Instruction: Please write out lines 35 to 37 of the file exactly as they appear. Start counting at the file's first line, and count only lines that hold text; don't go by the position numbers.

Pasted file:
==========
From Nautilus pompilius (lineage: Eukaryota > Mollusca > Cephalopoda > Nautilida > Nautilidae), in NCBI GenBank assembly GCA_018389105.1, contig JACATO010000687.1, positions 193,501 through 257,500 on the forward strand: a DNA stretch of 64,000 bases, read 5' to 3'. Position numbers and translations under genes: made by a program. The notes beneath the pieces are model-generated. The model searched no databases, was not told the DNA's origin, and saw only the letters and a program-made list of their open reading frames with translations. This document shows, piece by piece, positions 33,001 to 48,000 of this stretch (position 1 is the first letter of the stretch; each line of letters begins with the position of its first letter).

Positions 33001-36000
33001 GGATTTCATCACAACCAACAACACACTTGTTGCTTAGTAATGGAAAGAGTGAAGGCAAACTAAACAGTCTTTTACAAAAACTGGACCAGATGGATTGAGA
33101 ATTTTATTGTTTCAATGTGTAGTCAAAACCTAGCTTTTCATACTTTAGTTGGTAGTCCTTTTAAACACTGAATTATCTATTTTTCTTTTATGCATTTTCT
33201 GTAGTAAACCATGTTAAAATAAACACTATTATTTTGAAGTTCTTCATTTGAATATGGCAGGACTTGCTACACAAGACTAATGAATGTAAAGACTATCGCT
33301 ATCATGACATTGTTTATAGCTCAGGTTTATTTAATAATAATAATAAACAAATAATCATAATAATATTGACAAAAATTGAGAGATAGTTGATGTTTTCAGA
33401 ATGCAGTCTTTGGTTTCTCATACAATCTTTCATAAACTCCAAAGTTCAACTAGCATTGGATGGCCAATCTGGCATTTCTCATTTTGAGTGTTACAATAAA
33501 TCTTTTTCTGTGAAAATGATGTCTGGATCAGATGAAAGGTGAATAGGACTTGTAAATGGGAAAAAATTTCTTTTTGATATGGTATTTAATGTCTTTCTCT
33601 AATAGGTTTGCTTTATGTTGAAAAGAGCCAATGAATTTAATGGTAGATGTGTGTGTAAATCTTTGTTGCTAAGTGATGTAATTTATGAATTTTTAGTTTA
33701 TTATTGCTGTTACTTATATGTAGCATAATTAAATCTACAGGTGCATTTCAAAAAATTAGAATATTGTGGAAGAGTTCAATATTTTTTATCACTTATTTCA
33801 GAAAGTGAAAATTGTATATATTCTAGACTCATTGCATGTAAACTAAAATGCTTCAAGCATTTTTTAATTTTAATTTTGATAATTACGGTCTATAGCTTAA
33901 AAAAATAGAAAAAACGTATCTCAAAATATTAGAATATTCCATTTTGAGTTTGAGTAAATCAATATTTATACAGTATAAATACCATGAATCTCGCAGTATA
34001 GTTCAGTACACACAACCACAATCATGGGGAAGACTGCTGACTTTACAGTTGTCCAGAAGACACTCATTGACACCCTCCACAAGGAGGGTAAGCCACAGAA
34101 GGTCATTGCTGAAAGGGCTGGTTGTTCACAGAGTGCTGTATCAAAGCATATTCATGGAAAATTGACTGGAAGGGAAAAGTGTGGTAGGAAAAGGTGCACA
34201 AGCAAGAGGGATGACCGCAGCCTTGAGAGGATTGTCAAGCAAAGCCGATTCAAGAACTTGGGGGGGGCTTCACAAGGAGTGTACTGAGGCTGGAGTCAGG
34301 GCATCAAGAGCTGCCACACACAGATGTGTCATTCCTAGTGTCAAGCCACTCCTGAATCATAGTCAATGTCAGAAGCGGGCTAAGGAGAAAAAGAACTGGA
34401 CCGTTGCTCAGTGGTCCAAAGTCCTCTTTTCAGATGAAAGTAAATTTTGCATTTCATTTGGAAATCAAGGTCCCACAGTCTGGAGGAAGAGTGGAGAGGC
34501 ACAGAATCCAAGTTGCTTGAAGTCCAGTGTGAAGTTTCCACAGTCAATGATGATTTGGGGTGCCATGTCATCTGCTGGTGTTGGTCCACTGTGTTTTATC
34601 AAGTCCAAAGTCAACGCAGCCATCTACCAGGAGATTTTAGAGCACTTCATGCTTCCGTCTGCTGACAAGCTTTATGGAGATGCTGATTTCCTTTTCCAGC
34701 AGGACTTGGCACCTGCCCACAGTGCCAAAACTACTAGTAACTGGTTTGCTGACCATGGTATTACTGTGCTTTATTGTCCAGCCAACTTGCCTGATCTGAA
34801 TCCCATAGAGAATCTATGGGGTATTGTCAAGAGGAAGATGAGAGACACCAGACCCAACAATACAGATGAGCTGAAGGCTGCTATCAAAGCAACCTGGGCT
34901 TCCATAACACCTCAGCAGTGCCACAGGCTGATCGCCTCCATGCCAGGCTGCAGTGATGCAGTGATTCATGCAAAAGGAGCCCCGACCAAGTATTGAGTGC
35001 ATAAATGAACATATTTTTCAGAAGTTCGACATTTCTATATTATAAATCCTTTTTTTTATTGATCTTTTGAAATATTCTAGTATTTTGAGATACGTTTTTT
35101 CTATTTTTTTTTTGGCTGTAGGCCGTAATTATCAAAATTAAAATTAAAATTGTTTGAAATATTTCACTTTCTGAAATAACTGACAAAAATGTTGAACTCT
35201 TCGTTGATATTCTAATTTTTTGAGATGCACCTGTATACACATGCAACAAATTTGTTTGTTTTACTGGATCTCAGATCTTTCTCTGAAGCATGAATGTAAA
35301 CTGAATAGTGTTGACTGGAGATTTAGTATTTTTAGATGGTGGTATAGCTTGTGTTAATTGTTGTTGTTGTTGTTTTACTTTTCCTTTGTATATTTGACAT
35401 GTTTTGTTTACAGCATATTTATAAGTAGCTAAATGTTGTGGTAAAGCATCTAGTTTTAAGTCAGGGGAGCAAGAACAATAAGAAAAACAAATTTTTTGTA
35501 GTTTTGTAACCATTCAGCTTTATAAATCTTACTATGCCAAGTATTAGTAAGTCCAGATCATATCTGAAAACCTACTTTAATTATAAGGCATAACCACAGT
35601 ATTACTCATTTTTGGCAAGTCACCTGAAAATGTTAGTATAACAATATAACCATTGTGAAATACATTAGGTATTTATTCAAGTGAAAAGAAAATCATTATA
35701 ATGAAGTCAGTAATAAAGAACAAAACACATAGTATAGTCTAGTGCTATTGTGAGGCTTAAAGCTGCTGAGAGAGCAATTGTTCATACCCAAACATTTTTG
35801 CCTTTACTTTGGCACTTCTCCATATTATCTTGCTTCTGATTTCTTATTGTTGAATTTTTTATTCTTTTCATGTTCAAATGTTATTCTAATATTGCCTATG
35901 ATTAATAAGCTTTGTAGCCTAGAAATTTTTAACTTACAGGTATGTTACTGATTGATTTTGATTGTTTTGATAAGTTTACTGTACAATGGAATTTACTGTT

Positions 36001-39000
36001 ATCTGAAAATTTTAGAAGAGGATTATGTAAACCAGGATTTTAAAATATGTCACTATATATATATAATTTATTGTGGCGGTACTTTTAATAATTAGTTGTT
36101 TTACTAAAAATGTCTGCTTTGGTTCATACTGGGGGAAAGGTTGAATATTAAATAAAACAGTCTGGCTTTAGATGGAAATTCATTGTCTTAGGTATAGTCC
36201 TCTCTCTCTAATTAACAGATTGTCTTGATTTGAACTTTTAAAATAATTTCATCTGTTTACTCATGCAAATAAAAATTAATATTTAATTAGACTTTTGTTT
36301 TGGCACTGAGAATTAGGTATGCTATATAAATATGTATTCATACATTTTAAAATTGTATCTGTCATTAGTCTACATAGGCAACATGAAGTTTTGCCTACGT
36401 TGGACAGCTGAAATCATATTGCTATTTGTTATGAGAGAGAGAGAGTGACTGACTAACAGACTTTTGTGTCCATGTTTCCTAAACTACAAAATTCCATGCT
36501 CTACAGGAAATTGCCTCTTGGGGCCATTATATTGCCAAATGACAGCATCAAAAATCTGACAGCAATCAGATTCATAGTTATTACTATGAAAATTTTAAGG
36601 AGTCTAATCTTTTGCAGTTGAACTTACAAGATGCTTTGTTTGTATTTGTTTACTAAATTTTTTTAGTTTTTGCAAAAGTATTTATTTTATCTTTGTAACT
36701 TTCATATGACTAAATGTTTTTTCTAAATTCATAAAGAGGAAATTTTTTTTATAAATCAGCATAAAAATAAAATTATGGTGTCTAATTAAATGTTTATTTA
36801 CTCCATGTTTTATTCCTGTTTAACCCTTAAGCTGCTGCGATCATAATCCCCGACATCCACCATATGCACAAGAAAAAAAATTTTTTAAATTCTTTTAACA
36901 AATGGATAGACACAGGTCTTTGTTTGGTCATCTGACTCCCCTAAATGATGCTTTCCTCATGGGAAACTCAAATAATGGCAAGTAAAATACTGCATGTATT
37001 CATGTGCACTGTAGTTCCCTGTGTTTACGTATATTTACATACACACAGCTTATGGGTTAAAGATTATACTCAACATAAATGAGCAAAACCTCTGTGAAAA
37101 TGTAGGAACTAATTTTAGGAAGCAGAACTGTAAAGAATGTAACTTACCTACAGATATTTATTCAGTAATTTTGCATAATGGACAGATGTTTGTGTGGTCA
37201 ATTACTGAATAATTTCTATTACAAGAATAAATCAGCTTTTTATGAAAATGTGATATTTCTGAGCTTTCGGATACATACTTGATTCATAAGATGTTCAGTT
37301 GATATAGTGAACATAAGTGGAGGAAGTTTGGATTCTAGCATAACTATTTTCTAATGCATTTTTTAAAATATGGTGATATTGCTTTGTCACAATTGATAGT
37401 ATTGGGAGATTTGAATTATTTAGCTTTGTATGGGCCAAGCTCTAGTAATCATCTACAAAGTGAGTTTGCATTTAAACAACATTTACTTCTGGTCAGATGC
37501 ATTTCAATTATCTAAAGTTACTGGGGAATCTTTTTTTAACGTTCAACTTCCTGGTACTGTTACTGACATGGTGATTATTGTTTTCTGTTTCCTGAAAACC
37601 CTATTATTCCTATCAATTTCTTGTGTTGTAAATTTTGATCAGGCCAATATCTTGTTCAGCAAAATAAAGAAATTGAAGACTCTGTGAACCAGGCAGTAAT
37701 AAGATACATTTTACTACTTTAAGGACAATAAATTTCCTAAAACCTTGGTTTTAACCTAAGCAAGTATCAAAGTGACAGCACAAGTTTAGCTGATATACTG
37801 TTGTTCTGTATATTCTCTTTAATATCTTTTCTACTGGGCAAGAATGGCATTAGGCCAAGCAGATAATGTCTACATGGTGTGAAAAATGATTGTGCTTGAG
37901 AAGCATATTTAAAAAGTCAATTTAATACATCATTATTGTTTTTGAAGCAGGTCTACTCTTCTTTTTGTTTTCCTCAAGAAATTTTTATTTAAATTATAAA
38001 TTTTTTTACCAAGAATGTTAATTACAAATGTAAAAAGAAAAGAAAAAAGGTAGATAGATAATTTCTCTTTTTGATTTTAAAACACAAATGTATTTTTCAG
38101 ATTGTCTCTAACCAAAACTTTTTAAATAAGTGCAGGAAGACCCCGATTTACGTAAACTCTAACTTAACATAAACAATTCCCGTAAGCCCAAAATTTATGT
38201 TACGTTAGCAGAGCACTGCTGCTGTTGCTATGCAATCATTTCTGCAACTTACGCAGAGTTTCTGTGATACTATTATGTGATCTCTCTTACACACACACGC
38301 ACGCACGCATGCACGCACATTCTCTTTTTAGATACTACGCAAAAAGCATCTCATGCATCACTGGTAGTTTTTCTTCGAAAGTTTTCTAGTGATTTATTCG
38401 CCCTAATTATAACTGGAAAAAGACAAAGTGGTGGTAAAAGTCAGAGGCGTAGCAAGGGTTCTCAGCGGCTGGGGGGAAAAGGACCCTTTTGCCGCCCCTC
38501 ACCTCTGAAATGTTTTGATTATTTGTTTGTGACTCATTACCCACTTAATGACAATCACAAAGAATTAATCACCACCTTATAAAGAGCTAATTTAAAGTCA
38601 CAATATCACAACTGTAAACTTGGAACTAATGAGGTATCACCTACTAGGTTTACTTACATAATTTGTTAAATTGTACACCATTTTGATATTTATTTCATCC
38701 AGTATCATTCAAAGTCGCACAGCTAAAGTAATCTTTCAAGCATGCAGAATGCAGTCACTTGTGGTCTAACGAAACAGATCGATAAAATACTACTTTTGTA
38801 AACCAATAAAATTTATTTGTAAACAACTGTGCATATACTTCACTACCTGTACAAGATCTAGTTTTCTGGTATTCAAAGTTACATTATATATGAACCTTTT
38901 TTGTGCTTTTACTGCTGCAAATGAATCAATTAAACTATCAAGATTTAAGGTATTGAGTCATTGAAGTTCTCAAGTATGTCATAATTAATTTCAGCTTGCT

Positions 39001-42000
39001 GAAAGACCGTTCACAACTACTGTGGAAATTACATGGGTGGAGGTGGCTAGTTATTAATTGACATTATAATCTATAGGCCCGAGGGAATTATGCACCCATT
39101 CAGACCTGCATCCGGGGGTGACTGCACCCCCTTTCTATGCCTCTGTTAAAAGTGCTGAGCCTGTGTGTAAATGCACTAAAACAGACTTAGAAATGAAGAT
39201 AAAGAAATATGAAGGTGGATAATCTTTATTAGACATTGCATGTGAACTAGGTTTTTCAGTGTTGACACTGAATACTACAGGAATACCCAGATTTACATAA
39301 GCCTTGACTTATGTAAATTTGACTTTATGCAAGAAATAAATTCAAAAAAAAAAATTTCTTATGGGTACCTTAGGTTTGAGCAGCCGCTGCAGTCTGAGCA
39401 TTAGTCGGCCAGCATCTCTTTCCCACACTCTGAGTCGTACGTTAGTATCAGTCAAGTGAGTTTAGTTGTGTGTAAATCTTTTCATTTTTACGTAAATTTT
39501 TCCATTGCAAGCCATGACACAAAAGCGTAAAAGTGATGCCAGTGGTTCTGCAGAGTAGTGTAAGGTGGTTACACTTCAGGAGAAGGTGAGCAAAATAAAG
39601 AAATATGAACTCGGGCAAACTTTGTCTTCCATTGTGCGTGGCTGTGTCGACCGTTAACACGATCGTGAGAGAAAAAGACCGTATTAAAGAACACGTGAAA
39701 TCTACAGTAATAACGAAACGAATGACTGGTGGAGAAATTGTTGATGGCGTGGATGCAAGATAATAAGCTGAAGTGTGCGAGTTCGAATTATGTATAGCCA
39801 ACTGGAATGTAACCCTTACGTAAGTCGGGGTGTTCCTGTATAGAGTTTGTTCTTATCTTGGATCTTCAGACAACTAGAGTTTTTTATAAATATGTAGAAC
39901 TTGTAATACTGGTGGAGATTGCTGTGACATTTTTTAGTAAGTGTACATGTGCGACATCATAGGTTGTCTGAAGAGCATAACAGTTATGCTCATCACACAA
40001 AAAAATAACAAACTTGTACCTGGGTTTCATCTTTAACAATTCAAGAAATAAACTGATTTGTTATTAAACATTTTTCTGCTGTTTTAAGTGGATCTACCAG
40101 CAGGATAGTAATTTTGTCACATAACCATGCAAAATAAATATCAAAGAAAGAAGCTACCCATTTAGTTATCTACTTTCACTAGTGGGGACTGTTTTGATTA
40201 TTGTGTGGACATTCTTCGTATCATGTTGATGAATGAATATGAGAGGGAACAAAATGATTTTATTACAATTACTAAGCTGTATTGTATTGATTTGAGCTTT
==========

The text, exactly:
36101 TTACTAAAAATGTCTGCTTTGGTTCATACTGGGGGAAAGGTTGAATATTAAATAAAACAGTCTGGCTTTAGATGGAAATTCATTGTCTTAGGTATAGTCC
36201 TCTCTCTCTAATTAACAGATTGTCTTGATTTGAACTTTTAAAATAATTTCATCTGTTTACTCATGCAAATAAAAATTAATATTTAATTAGACTTTTGTTT
36301 TGGCACTGAGAATTAGGTATGCTATATAAATATGTATTCATACATTTTAAAATTGTATCTGTCATTAGTCTACATAGGCAACATGAAGTTTTGCCTACGT